I didn’t weigh the knowledge that I’d rarely seen my family anymore. My parents had both died suddenly in a wintertime car crash, leaving us orphans. I never had anything significant to say to arrogant, self-important Al, and less to Teresa. I nurtured true fondness only for Richard. My wartime experience frightened away whatever faith I had left and drove the final nail into the coffin of the Catholicism I’d never really accepted. But I idolized Richard as a human being and not a man of God, and we talked at least twice a month by phone. I always listened to my answering machine when his call missed me, beginning with “Hi, it’s Richard on the telephone.” The “God bless you” always came at the end of the message, too. I didn’t care about that “God bless” part, but it was a requirement for a priest.
What was left of the once-vital Candiotti clan, now impotent without our leader, sat like wax dummies in the front row of Our Lady, close to the coffin, which had not been opened for viewing. None of us understood a word the bishop said, but we weren’t listening anyway. His well-packaged eulogy and quick addendum about the priest who had worked at his elbow was making him nervous and causing him to rush.
There was a stirring down at the end of the front pew, and I leaned over to watch Uncle Carmine stick himself with the tiny lancet of one of those glucose monitors he carried with him at all times to check his sugar level for diabetes. I found out later that he did it about ten times per day.
I wouldn’t look behind me, but I knew the Severino family was paying tribute—the old man, Paolo Severino, his wife, Ruth, and his son, Paul junior, whom everyone called “Polly.” Every Sunday morning, they sat where we were sitting now, in the front pew, which had become their right of rank and power—but on this special day, they graciously accepted the second row to make room for Richard’s closest relatives. Nobody smoked inside Our Lady, but I could actually smell the fine cigar smoke that hung all over the Severino men.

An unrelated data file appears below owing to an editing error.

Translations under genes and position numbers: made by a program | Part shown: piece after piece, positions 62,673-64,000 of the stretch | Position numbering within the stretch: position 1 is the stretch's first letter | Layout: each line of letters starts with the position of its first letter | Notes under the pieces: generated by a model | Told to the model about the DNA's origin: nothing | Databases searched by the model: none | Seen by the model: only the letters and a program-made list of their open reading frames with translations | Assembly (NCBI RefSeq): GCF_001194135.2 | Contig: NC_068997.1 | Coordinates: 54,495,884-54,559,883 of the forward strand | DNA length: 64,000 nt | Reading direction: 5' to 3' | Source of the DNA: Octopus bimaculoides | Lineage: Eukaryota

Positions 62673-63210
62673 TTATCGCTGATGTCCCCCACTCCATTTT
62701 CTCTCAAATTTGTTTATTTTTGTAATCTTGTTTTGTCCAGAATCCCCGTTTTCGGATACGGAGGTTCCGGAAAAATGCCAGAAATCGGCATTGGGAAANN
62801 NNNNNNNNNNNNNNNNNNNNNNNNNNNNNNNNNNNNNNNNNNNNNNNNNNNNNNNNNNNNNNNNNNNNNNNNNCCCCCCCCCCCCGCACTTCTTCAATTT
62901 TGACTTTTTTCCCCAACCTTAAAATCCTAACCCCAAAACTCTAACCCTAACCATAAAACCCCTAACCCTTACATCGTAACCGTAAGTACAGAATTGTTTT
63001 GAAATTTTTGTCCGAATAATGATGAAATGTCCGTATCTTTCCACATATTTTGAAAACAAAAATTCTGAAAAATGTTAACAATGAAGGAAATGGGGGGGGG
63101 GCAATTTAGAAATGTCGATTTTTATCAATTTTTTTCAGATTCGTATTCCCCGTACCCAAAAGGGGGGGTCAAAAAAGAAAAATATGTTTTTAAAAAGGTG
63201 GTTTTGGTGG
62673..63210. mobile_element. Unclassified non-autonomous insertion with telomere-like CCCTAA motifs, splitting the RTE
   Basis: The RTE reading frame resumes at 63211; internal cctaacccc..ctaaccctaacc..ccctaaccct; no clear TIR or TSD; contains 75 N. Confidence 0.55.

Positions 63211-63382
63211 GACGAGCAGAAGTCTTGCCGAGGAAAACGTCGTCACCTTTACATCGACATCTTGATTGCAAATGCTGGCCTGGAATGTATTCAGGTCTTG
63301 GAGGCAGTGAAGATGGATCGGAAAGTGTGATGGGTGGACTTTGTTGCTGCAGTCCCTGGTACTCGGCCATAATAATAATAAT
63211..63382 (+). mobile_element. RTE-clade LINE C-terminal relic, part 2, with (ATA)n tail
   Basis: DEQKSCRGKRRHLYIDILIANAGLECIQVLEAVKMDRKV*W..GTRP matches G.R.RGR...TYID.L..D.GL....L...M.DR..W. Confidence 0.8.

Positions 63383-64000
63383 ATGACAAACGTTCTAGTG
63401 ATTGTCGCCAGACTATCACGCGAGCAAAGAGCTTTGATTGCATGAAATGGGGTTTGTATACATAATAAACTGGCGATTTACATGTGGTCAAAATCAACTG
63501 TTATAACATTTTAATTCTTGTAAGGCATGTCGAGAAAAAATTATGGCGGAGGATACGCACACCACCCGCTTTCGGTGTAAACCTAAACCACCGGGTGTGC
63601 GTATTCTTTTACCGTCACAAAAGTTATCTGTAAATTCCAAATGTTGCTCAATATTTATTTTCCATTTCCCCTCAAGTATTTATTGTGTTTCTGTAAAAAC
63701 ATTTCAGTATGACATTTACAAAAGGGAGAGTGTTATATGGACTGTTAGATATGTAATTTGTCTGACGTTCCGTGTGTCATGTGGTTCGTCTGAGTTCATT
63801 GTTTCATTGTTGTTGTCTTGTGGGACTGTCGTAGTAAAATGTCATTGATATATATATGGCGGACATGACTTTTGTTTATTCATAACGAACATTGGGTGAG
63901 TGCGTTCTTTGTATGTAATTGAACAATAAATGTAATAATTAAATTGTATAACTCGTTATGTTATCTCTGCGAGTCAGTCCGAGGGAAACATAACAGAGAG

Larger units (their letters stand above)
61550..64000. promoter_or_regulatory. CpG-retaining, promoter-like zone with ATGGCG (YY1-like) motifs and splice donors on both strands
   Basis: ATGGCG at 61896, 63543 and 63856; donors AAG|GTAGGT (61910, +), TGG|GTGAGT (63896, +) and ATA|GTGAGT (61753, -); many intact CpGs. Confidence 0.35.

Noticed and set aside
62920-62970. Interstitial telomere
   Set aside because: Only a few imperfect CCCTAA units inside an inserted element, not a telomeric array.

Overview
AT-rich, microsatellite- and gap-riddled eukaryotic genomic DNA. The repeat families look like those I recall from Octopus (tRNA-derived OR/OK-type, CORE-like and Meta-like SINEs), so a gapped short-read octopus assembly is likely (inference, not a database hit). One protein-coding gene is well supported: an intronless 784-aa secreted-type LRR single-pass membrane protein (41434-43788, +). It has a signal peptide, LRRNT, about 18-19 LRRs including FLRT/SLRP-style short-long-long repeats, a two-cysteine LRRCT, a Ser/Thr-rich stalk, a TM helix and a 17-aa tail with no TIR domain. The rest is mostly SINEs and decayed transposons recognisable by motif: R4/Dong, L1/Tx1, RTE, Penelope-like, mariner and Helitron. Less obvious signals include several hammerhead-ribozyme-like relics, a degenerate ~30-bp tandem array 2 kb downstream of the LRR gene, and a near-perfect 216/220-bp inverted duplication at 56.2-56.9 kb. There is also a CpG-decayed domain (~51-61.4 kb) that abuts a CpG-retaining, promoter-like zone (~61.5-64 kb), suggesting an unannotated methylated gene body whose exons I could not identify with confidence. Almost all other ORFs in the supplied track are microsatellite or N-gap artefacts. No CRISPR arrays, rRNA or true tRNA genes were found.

The scent of crime, too.
Don Paolo Severino ran the rackets on the west side. Money laundering, loan-sharking, prostitution, gambling, and drugs were under his control. What everyone knew about, of course, was his casino.
This emporium never observed antigambling laws in Ohio, which, apart from Cleveland and Youngstown and Toledo, has always been a conservative, uptight state. This illegal club was owned and operated by Paolo Severino, and no one ever mentioned to him that he was breaking the law. No one dared. Like my father, Paolo was a man of temper and violence—but he never committed any himself. The people in his employ did it for him.
I wasn’t angry at the Severino family. I just wanted to get away from them before they asked me for a favor that would make me mad enough to do something stupid.
Lucy Waldman was at the far end of the Severino pew, her eyes wet from crying over Richard’s passing. About fifty but looking at least fifteen years younger, she’d managed Severino’s casino for eight years. In her best days, she was Paolo’s number-one extramarital squeeze, taken out to more places and parties to be shown off hanging on the old man’s arm than were ever dreamed of by Mrs. Severino. Before that—long before, when Lucy was a kid just turning nineteen and was very beautiful indeed—she was a top-of-the-line Youngstown hooker.